‘The more science advances, the more religion will decline.’ To what extent do you agree? (2008)
‘Science and religion will always conflict.’ Discuss. (2002)
Should scientific research be dictated by ethical concerns?
Do moral standards impede the progress of science?
‘Science cannot stop while ethics catches up.’ (Elvin Stackman) What is your view?
Do moral judgements compromise the true spirit of scientific inquiry?
Studies of scientists' belief in God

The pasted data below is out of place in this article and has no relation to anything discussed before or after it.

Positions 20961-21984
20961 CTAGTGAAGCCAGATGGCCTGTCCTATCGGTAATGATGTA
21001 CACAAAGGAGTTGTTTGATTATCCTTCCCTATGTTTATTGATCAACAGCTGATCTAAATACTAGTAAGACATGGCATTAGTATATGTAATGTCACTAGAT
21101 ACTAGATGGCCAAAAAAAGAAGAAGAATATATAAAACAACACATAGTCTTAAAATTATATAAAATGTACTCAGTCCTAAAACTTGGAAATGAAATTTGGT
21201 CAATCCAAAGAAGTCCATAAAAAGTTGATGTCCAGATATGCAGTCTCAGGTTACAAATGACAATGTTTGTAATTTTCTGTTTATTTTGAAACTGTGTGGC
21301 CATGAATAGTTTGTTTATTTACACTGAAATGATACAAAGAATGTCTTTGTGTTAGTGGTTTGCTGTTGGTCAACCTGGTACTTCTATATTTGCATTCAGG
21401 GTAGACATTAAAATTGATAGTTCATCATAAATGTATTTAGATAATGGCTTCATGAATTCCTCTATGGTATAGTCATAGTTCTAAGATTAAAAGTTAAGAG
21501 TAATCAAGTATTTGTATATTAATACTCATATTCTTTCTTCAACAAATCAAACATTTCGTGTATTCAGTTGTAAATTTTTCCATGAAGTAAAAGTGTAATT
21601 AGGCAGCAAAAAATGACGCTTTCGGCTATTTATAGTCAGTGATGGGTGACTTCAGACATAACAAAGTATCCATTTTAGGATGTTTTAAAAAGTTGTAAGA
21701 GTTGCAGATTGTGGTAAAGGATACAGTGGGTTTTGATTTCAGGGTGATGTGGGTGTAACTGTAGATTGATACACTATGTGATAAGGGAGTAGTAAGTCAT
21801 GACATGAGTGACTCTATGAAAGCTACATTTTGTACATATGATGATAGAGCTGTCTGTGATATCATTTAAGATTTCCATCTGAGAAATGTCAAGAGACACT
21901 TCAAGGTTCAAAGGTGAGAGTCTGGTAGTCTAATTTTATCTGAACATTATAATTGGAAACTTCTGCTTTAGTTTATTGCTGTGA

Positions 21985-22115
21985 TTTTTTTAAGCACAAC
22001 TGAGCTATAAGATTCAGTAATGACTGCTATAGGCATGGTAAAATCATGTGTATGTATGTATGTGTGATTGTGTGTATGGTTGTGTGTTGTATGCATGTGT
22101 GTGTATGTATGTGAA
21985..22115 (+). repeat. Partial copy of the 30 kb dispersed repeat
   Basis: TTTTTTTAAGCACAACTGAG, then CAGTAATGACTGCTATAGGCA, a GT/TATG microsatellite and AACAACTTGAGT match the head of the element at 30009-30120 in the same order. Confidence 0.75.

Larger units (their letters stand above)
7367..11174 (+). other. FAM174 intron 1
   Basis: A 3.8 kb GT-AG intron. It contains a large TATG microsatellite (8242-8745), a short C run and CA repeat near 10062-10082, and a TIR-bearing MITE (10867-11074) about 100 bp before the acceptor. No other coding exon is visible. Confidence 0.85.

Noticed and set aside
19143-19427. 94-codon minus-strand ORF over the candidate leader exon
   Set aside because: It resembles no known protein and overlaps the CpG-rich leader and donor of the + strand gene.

-Many studies have been conducted in the United States and have generally found that scientists are less likely to believe in God than the rest of the population. Precise definitions and statistics vary, but generally about 1/3 are atheists, 1/3 agnostic, and 1/3 believe in God. Belief also varies by field: psychologists, physicists and engineers are less likely to believe in God than mathematicians, biologists and chemists. Doctors in the United States are much more likely to believe in God (76%). Some of the most recent research into scientists' self reported belief in God is discussed by Professor Elaine Howard Ecklund. Some of her most interesting findings were that scientist-believers generally considered themselves "religious liberals" (not fundamentalists), and that their religion did not change the way they did science, but rather the way they reflected on its implications. Ecklund also discusses how there is a stigma against belief in God in the professional science community, which may have contributed to underrepresentation of religious voices in the field. -2009 poll by Pew Research Center found that 33% of American scientists say they believe in God. 48% say they have a religious affiliation, equal to the number who say they are not affiliated with any religious tradition. The survey also found younger scientists to be "substantially more likely than their older counterparts to say they believe in God". Among the surveyed fields, chemists were the...